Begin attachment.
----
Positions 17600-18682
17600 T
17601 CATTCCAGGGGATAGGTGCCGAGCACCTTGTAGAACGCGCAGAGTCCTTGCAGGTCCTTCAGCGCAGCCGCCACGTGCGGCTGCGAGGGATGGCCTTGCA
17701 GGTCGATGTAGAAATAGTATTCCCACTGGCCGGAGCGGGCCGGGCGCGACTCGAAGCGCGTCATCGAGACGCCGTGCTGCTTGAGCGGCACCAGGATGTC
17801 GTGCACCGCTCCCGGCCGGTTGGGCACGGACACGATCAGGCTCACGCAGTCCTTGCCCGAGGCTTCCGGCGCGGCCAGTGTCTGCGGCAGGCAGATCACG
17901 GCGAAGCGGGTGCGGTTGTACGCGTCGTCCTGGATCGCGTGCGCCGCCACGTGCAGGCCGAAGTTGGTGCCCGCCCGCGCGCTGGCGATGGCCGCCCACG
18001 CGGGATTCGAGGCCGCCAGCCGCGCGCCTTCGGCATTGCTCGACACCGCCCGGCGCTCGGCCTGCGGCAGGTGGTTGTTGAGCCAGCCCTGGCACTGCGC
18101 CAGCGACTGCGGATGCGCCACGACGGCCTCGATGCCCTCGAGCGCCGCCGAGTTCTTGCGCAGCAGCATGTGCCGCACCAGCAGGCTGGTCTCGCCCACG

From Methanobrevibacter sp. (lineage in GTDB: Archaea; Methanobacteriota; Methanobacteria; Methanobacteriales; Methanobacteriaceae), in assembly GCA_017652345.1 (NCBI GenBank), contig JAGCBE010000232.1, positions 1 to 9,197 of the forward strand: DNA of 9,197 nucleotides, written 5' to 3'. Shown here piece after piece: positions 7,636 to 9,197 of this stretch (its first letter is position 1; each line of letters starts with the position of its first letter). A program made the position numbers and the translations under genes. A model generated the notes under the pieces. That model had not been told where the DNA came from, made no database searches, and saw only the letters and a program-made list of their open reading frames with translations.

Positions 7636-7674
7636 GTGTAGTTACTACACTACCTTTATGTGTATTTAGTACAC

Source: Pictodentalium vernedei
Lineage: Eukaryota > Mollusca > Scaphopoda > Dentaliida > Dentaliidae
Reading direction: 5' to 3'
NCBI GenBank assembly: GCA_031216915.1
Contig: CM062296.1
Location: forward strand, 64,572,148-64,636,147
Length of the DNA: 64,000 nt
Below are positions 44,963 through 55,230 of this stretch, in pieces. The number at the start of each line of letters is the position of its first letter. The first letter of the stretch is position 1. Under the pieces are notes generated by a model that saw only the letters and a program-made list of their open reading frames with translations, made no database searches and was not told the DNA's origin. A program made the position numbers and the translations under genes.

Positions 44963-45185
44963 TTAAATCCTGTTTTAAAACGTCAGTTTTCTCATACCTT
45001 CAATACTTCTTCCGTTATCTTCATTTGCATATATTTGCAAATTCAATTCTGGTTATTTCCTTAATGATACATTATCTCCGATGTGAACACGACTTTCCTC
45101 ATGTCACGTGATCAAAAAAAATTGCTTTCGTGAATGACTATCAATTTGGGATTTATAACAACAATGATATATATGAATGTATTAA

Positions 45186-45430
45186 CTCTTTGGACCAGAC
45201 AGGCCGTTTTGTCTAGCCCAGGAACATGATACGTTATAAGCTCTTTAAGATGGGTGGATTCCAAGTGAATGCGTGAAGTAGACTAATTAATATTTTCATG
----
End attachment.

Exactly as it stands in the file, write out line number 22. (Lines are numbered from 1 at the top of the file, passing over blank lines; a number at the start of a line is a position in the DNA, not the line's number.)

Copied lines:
45001 CAATACTTCTTCCGTTATCTTCATTTGCATATATTTGCAAATTCAATTCTGGTTATTTCCTTAATGATACATTATCTCCGATGTGAACACGACTTTCCTC